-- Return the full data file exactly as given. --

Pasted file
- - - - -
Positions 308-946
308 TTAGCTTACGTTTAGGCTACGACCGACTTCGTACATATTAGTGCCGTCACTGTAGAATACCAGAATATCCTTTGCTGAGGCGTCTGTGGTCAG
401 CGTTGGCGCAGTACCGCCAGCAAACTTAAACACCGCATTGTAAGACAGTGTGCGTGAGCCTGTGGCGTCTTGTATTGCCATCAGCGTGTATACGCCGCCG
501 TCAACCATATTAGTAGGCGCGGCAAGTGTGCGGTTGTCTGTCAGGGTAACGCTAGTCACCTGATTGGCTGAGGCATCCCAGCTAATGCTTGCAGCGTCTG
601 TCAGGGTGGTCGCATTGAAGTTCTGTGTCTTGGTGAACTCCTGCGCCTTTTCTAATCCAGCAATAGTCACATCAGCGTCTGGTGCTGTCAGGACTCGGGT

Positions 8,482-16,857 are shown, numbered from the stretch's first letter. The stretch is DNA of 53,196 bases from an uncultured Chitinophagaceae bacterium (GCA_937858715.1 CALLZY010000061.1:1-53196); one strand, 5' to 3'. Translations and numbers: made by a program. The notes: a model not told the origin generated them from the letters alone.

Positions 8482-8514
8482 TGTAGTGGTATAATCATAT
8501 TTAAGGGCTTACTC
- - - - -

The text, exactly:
Positions 308-946
308 TTAGCTTACGTTTAGGCTACGACCGACTTCGTACATATTAGTGCCGTCACTGTAGAATACCAGAATATCCTTTGCTGAGGCGTCTGTGGTCAG
401 CGTTGGCGCAGTACCGCCAGCAAACTTAAACACCGCATTGTAAGACAGTGTGCGTGAGCCTGTGGCGTCTTGTATTGCCATCAGCGTGTATACGCCGCCG
501 TCAACCATATTAGTAGGCGCGGCAAGTGTGCGGTTGTCTGTCAGGGTAACGCTAGTCACCTGATTGGCTGAGGCATCCCAGCTAATGCTTGCAGCGTCTG
601 TCAGGGTGGTCGCATTGAAGTTCTGTGTCTTGGTGAACTCCTGCGCCTTTTCTAATCCAGCAATAGTCACATCAGCGTCTGGTGCTGTCAGGACTCGGGT

Positions 8,482-16,857 are shown, numbered from the stretch's first letter. The stretch is DNA of 53,196 bases from an uncultured Chitinophagaceae bacterium (GCA_937858715.1 CALLZY010000061.1:1-53196); one strand, 5' to 3'. Translations and numbers: made by a program. The notes: a model not told the origin generated them from the letters alone.

Positions 8482-8514
8482 TGTAGTGGTATAATCATAT
8501 TTAAGGGCTTACTC